Also known as Garnacha in Spain.
Grenache is an interesting variety. It is full of bright fruit flavours and floral notes. It is grown throughout the world creating a range of styles most commonly red and rosé. Grenache can produce very serious and complex, age-worthy wines with oak. At the opposite end, Grenache can make light, fruity reds and fresh crisp rosé.
Grenache requires warm climates to ripen properly. It grows well in dry, almost desert, drought-ridden areas due to the vines hardwood. Old vine Grenache is particularly sought after as the grapes have more concentration and depth of flavour. It is popular in both Old and New world wine regions, however, worldwide plantings are decreasing.
Grenache has thin skins and therefore, produces very light and pale coloured wines. When Grenache reaches maturity it develops very high levels of sugar and the resulting wines are generally high in alcohol.
Grenache can be found both blended often with Syrah, Carignan and Mourvèdre or solo.
The flavours of Grenache can range from fresh, light red fruits like strawberries and raspberries with a floral aroma. The more concentrated and complex wines can have flavours of dried thyme, leather, tobacco and cloves. Some wines can have a lovely white pepper spice.
There are some incredibly interesting dessert wines produced from Grenache. Vin Doux Naturel (VDN’s) are brilliant sweet, fortified wines from France with Maury and Banyuls being particularly celebrated.
Côtes du Rhône and the surrounding Crus.
The Côtes du Rhône is a huge appellation where red, white and rosé wines are produced however, the majority of wine is red. Grenache is the most important grape variety for red and rosé and Grenache Blanc (the white version) is used for white Côtes du Rhône.
There are 17 Crus in the Côtes du Rhône which don’t need to mention the more general ‘Côtes du Rhône’ appellation name. Grenache is important in many of them including
Châteauneuf-du-Pape where Grenache is one of the 13 permitted varieties allowed. It is also used in Gigondas and Vacqueyras.
Tavel AOC is another cru where only rosé wine production is allowed. A large number of grape varieties are permitted in Tavel however; Grenache is the base variety.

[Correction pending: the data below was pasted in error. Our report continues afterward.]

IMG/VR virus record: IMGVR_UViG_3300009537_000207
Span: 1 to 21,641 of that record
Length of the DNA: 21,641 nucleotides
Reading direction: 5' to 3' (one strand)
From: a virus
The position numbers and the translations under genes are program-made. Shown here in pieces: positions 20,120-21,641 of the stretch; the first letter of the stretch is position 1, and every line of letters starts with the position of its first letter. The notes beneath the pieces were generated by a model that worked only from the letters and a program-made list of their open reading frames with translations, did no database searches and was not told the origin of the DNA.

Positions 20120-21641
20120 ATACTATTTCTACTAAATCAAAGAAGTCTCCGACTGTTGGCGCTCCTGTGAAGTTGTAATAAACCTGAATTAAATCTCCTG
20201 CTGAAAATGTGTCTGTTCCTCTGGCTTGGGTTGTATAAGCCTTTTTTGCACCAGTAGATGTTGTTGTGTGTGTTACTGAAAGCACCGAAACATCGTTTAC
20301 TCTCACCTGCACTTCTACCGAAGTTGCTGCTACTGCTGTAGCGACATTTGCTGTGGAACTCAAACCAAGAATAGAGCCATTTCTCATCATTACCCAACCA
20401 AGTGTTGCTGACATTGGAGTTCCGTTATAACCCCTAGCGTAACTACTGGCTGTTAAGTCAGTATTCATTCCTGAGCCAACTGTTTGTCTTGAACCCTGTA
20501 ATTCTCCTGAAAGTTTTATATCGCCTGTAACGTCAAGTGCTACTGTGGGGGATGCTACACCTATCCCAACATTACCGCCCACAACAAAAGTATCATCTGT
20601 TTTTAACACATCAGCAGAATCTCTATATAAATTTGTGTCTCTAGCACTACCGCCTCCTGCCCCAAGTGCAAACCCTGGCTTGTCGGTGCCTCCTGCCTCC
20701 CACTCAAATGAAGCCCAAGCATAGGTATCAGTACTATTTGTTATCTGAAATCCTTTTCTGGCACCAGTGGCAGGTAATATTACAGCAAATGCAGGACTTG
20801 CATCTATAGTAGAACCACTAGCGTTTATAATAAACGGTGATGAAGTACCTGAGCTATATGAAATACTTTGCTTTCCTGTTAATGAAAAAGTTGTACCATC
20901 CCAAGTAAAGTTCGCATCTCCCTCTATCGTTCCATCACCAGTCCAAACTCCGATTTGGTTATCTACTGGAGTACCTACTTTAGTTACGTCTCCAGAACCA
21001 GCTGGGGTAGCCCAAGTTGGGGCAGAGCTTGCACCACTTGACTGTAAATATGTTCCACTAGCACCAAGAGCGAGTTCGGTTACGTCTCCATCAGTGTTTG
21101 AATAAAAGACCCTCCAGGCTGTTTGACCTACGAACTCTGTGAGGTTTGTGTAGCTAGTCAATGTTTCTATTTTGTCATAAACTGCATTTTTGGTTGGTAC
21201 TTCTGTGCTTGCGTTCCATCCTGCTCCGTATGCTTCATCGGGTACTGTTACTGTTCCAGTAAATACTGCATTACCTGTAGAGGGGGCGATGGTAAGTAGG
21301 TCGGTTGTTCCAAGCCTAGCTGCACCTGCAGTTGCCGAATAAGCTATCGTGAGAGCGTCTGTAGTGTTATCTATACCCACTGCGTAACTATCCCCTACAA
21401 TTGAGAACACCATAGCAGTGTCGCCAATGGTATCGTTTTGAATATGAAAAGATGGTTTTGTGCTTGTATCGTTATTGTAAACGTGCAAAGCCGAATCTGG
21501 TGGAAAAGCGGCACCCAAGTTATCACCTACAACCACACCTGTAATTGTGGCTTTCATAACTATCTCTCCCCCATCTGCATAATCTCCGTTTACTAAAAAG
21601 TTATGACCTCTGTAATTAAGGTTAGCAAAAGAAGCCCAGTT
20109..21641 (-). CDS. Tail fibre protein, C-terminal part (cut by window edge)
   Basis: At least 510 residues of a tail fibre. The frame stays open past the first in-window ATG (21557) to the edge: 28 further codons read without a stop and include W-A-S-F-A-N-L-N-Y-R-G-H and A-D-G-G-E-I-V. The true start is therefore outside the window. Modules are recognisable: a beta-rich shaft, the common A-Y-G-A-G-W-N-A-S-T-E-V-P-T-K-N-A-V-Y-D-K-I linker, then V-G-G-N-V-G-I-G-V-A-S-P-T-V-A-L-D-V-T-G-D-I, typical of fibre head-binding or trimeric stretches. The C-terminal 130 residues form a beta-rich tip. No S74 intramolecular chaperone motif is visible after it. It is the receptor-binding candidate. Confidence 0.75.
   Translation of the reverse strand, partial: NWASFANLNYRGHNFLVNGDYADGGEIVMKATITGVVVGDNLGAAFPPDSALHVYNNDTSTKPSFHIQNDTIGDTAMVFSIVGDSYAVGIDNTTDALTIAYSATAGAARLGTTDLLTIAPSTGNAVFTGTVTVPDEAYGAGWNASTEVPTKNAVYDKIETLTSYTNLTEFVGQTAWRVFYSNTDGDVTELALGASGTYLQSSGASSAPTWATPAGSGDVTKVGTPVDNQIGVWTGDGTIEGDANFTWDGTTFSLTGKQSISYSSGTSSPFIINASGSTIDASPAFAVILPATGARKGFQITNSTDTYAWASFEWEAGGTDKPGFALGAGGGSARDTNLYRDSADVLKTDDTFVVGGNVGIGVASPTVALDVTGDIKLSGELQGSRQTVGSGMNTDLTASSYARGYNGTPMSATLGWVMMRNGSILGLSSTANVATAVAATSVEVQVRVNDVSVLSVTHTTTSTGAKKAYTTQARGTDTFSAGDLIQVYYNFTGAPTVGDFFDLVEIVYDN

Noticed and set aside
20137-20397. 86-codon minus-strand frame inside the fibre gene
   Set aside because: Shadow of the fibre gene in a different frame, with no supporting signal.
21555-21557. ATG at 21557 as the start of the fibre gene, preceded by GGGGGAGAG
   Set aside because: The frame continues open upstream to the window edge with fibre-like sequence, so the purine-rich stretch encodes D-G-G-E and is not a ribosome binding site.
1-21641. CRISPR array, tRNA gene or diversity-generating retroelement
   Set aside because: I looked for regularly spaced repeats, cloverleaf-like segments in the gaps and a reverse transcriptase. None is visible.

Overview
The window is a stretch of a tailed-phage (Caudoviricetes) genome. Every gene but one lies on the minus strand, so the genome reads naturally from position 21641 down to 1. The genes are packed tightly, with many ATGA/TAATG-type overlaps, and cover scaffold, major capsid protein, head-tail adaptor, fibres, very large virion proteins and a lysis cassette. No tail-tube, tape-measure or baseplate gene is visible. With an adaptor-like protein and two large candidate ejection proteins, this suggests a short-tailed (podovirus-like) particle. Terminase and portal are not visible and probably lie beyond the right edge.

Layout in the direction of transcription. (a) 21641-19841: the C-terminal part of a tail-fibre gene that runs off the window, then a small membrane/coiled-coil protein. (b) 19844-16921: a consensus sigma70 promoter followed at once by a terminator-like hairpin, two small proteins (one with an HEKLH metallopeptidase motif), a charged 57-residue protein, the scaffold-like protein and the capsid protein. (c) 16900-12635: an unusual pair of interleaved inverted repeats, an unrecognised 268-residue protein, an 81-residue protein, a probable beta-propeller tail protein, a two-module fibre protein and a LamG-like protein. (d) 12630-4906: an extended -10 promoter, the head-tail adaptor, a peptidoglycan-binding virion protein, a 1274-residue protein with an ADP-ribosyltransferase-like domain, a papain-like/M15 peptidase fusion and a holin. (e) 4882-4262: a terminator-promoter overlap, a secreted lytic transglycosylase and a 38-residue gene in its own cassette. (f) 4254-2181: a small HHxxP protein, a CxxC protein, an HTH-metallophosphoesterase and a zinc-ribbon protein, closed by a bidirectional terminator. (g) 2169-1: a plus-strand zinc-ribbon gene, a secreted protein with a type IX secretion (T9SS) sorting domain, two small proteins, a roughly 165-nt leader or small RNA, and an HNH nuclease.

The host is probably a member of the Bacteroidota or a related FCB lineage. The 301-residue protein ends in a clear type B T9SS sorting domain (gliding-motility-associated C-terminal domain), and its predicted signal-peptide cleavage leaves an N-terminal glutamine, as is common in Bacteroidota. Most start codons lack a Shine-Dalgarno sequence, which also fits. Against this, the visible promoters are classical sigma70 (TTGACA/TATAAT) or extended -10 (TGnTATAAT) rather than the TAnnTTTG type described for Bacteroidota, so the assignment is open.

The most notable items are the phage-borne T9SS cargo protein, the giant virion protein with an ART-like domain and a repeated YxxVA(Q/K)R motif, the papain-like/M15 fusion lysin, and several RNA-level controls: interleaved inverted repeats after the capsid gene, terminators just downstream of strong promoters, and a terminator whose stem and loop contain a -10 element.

Another very large area in the south of France. Some of the worlds greatest rosé wines are produced in Provence from Grenache. A short maceration and gentle pressing give the very pale blush pink colour. The better wines can have lovely floral, lavender and strawberry aromas. Blending is very common.
In Sardinia Grenache is better known as Cannonau. It is a popular choice in Sardinia due to the very hot, dry climate. There is a region-wide appellation Cannonau di Sardegna DOC can be used all over the island and accounts for around a 1/5th of production. Red, rosé and fortified wines can be produced under the appellation. The sweet wines have at least 17.5% abv. and have flavours of figs, raisins and chocolate.
Arguably, the worlds’ best expression of old vine Garnacha. Cariñena (Carignan) is also popular here. The wines are intense, bold and have wonderful layers of flavour. It is one of only two appellations in Spain that have the top DOCa classification along with Rioja.
It is very hot in Priorat with little rainfall keeping yields low and these factors help produce interest, concentrated fruit. There is a special soil type called Llicorella in Priorat which is made from decomposed slate and quartz.
The wines are all aged in oak barrels and there are three levels; Crianza, Reserva and Gran Reserva which increase in ageing time.
Although not the most popular grape in Rioja it is the most planted variety in the warmest Rioja Baja.
Generally, in Navarra Garnacha is used to produce light red, easy drinking wines. Rosé wine is also produced and is both fruity and floral.
Due to the heat-loving nature of Grenache, it is suited to the warmest Californian sites. This generally produces very alcoholic wines. The best wines will remain in balance by having a fuller body and crisp acid.
In Australia, the GSM (Grenache, Syrah/Shiraz, Mourvèdre) blend is very popular. Barossa Valley and the McLaren Vale are two of Australia’s best Grenache growing regions.
Plantings of Grenache are rapidly growing in China but still fall far behind their love of Cabernet.